Many people diagnosed with a brain or spinal cord tumor first seek medical attention because they are feeling unwell - early symptoms can be thought to be something else. Some brain tumors grow slowly and symptoms develop gradually, so you may not be aware that anything is wrong at first. In other cases, symptoms appear suddenly.
General symptoms may be caused by increased pressure in the skull. In approximately 30-40% of cases the first warning sign of a brain tumor is a seizure. Pressure can build up because the tumor itself is taking up too much space or because it is blocking the flow of the cerebrospinal fluid around the brain.
Because the cancer is relatively rare there is no official screening programme – so it’s vital people watch out for the related symptoms.
- Headaches – often worse when you wake up.
- Nausea and vomiting – often worse in the morning or after changing position.
- Confusion and irritability.
- Blurred or double vision.
- Seizures (fits) – can be obvious, involving a loss of consciousness, or more subtle, such as ‘zoning out’.
- Weakness in parts of the body.
- Drowsiness – a later symptom
- Impaired speech
- Difficulties when swallowing
- In infants, an increase in head size
- Poor body coordination
- Behavioral and mood changes
- Difficulties with balance
- Tingling sensations and/or weakness in the arms or legs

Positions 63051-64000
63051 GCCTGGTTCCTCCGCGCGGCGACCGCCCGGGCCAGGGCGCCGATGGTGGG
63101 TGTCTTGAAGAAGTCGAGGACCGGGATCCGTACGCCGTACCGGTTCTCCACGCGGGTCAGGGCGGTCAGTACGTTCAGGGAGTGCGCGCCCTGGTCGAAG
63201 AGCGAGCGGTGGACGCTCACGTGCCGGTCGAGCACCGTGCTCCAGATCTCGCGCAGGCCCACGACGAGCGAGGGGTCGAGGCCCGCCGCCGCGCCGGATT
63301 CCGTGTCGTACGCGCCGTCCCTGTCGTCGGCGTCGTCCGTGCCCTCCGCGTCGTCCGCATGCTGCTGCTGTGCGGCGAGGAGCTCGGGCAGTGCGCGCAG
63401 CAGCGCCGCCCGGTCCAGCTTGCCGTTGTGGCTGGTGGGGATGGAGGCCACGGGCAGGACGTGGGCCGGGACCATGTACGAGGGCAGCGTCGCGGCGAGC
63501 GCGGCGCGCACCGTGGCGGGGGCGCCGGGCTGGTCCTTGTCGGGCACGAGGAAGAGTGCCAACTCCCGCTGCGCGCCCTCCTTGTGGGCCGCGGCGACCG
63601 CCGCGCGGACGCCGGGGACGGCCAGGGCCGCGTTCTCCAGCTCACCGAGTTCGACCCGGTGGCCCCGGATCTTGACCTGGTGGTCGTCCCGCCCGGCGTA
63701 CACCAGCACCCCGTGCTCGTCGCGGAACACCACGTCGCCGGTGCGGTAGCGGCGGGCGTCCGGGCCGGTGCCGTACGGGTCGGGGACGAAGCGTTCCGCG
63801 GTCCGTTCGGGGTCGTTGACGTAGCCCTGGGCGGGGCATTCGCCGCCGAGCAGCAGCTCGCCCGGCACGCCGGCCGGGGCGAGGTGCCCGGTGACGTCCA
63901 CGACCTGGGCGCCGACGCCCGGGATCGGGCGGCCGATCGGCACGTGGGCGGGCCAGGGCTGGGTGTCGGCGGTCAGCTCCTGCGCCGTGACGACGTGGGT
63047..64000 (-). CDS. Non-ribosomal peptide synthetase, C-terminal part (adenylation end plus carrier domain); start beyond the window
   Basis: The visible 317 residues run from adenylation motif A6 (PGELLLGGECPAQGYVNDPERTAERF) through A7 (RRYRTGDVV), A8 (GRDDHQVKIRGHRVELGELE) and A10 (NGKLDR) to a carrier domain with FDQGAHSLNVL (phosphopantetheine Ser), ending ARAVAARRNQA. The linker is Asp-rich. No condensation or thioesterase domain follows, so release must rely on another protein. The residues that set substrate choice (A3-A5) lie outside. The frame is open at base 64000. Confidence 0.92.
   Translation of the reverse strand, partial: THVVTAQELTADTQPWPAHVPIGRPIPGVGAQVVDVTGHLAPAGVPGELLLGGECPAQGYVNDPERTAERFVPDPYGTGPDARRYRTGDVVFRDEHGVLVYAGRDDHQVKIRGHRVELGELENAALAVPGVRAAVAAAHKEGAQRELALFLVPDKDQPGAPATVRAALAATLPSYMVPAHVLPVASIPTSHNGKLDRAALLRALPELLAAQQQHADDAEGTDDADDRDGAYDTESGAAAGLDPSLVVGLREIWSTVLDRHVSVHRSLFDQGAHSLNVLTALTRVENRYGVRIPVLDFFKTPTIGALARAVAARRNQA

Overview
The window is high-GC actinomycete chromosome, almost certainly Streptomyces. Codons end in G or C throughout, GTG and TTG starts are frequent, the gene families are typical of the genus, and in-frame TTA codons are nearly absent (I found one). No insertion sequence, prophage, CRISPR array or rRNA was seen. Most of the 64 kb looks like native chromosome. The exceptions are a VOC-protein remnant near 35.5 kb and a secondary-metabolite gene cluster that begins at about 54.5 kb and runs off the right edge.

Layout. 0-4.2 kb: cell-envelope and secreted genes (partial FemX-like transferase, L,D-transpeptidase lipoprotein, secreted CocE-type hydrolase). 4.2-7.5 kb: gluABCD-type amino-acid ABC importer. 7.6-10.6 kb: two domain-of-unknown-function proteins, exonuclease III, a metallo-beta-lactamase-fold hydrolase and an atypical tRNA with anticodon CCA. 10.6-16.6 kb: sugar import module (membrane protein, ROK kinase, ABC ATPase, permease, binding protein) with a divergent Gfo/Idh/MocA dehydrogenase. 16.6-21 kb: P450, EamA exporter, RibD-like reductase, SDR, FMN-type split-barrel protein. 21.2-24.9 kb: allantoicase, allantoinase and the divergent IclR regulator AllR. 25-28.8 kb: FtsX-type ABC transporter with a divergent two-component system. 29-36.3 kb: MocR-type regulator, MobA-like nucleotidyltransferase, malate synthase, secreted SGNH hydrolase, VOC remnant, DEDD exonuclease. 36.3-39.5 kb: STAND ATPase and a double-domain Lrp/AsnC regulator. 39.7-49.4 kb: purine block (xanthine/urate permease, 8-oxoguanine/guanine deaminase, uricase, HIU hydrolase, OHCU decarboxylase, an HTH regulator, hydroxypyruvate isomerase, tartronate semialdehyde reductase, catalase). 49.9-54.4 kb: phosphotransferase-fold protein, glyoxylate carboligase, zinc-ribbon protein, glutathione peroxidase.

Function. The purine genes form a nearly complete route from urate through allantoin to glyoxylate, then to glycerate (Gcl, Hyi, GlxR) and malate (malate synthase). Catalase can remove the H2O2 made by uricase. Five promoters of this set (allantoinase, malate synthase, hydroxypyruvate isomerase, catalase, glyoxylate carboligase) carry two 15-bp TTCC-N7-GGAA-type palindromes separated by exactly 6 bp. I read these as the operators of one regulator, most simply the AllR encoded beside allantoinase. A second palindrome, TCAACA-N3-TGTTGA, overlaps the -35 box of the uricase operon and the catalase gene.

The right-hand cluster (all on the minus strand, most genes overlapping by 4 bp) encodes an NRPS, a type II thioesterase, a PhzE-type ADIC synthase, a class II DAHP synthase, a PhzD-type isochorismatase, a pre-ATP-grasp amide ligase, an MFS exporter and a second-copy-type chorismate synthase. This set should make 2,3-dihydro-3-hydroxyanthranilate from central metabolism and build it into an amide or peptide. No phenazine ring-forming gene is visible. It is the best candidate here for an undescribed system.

Diagnosing a brain tumor
The doctor will ask you about your symptoms and give you a physical examination to assess your nervous system to check how different parts of the brain and body are working, including your speech, hearing, vision and movement.
You may then be sent for an MRI and/or CT scan. There are also other tests doctors can use that assess brain function such as the chemical make-up, message pathways and blood flow. Other more invasive tests may be required to ascertain a diagnosis including the removal and analysis of cerebrospinal fluid, tissue and tumor cells to look for gene changes.
If you are diagnosed with a brain tumor, your treatment will depend on several factors such as size, type, and grade of the tumor, whether the tumor is putting pressure on vital parts of the brain and whether the tumor has spread to other parts of the body.
Benign brain tumor (non-cancerous)
Benign (non-cancerous) brain tumors can usually be successfully removed with surgery and don't usually grow back. It often depends on whether the surgeon can safely remove all of the tumor. If there's some left, if can either be monitored with scans or treated with radiotherapy.
Malignant brain tumor (brain cancer)
Surgery - the will surgeon aim to remove as much of brain tumor as possible and try to stop it coming back. A small section of skull is removed and the tumor is cut out before the piece of skull is fixed back in place.
Your medical team may also use one or more of the following treatments to control the cancer cells to reduce the chance of the tumor growing back:
Radiotherapy - You might have radiotherapy on its own, or after surgery. You usually have a type of radiotherapy called external beam radiotherapy. For a small brain tumor, you may have stereotactic or radiosurgery. It targets high doses of radiation to a small area.
Chemotherapy - You might have it after surgery to lower the chances of the tumor coming back, or to treat a tumor that has returned. You may have chemotherapy on its own or with radiotherapy.
If you’ve been affected by a brain tumor cancer, or any other type of cancer, join the Facebook Chemotherapy Support group. You’ll find thousands of people who are fighting cancer right now, and happy to offer advice and give support.